The Equal Protection Clause Requires Giving Marriage Licenses to Same-Sex Couples

Two years ago in United States v. Windsor, the Supreme Court held that the Constitution forbids the federal government from treating same-sex marriages differently than opposite-sex marriages. The Court’s majority, writing through Justice Anthony Kennedy, recognized that discriminating against lawfully wed same-sex couples violates the Fifth Amendment’s “prohibition against denying to any person the equal protection of the laws,” a prohibition which the “equal protection guarantee of the Fourteenth Amendment makes … all the more specific and all the better understood and preserved.” Because Windsor challenged only the federal Defense of Marriage Act, no state marriage laws were directly affected.

Given the Court’s broad language, however—especially its direct reference to the Equal Protection Clause—many (including Justice Antonin Scalia in dissent) predicted that the opinion’s reasoning would eventually be used to strike down state laws and constitutional provisions that deny marriage licenses to same-sex couples. They were right. Windsor served as the basis for dozens of challenges to marriage laws across the country, initially resulting in an unbroken series of victories for marriage equality in federal courts, which the Supreme Court declined to review.

Finally, the U.S. Court of Appeals for the Sixth Circuit (which covers Kentucky, Michigan, Ohio, and Tennessee) issued a contrary ruling, holding that “the people who adopted the Fourteenth Amendment understood it to require the States to change the definition of marriage.” The Supreme Court could thus no longer delay taking up the marriage debate.

Cato has accordingly filed what will almost certainly be our final brief on this issue. Joining with noted originalist scholar (and Federalist Society co-founder) Steven Calabresi and Yale law professor William Eskridge—one of the leading experts on American legal history—we urge the Court to reverse the Sixth Circuit’s decision and finally fulfill the Constitution’s promise of equal protection under law to millions of gay Americans and their children.

We argue that the lower court’s ruling was inconsistent with the original meaning of the Fourteenth Amendment’s Equal Protection Clause. The fact that the provision’s ratifiers didn’t automatically or explicitly understand that it would eventually require states to recognize same-sex marriages is irrelevant; all that matters is what it meant in 1868 for a state to “deny to any person within its jurisdiction the equal protection of the laws.” As our brief shows, this language was based on similar language in state constitutions and was widely (and properly) understood as prohibiting the states from passing what’s known as “caste” legislation—laws that create “second-class” citizens with inferior legal rights. While some jurists and academics have argued that the Equal Protection Clause only prohibits discrimination on the basis of race—and not, say, gender, religion, national origin, or sexual orientation—this is an ahistorical view that ignores mountains of evidence to the contrary.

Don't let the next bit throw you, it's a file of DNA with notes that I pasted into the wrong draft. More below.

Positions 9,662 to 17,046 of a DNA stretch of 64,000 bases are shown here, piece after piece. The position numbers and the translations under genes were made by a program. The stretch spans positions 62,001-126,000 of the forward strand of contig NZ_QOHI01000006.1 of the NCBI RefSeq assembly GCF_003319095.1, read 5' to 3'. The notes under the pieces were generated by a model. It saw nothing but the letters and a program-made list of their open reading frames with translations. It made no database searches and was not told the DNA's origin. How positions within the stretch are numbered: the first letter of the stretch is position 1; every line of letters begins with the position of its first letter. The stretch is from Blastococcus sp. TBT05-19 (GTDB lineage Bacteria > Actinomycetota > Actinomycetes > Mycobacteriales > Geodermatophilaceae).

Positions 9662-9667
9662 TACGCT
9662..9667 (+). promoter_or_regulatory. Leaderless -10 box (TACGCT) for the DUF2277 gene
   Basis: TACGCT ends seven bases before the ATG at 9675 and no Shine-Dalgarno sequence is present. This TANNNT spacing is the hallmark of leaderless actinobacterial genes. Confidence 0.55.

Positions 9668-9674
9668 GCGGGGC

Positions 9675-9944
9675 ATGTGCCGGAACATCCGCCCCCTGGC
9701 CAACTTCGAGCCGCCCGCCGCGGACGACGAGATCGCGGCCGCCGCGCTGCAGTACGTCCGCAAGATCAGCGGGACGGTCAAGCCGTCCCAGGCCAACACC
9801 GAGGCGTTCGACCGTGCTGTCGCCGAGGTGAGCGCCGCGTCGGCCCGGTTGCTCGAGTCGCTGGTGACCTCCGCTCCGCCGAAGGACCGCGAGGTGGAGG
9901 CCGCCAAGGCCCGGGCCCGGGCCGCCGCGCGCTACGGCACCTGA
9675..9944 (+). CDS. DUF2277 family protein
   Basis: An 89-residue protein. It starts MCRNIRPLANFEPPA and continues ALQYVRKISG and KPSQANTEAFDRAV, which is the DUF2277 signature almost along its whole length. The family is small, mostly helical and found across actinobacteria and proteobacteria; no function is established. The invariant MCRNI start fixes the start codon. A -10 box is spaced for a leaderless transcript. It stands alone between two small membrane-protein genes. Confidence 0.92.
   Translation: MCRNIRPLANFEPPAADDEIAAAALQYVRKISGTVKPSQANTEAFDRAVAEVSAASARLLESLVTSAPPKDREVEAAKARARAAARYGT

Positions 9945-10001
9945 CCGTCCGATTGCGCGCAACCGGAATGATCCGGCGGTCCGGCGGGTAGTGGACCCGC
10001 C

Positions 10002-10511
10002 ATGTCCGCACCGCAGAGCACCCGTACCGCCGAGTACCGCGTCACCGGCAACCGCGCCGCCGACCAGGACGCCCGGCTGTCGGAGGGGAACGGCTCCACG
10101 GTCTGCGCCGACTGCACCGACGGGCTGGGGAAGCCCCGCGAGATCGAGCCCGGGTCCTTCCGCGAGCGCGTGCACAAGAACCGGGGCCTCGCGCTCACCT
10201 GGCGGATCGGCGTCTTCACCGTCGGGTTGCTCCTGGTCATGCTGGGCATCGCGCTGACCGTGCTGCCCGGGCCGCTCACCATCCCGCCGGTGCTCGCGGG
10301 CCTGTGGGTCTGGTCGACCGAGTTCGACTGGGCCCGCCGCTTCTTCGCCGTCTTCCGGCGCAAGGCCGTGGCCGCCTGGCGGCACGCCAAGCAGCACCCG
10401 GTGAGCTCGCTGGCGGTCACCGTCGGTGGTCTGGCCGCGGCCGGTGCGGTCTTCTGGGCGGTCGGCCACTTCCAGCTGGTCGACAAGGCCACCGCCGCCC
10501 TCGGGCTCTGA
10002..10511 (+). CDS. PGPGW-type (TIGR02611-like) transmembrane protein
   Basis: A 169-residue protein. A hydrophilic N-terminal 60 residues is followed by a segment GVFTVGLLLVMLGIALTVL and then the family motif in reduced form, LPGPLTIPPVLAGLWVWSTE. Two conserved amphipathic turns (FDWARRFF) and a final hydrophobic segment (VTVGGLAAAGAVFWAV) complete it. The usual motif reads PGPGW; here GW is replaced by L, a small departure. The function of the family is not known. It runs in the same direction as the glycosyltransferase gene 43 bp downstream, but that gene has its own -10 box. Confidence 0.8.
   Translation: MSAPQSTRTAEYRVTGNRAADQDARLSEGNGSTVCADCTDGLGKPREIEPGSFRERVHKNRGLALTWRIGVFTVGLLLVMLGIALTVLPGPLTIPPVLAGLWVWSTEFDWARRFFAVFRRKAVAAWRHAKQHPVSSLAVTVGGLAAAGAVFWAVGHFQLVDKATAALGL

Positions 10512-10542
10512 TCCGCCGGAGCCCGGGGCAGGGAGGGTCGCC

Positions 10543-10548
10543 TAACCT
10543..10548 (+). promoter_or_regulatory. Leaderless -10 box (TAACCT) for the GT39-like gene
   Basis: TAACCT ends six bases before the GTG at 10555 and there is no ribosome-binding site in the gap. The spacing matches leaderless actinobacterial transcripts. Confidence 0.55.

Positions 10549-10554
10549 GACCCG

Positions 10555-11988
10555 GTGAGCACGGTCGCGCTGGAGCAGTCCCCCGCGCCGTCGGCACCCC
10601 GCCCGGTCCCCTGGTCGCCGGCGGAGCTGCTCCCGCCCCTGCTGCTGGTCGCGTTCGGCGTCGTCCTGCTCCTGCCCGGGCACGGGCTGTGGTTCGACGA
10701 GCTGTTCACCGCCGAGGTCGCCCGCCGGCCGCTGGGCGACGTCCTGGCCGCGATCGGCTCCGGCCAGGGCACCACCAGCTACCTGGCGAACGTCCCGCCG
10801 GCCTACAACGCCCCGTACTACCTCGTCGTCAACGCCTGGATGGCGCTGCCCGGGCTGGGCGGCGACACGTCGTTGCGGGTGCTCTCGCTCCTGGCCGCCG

The framers of the Fourteenth Amendment explicitly rejected earlier versions of the clause that would have restricted it to prohibiting race-based discrimination. Instead, they adopted language that “establishes equality before the law, and … gives to the humblest, the poorest, and most despised … the same rights and the same protection before the law as it gives to the most powerful, the most wealthy, or the most haughty” and “abolishes all class legislation in the States and does away with the injustice of subjecting one caste of persons to a code not applicable to another.”

Essentially, the Equal Protection Clause means, in 1868 as in 2015, exactly what it says: states cannot have one set of laws for the rich and another for the poor, separate schools for white and black students, or marriage licenses only for opposite-sex couples.

The Supreme Court will hear the consolidated marriage cases under the name Obergefell v. Hodges on April 28, with a ruling expected by the end of June.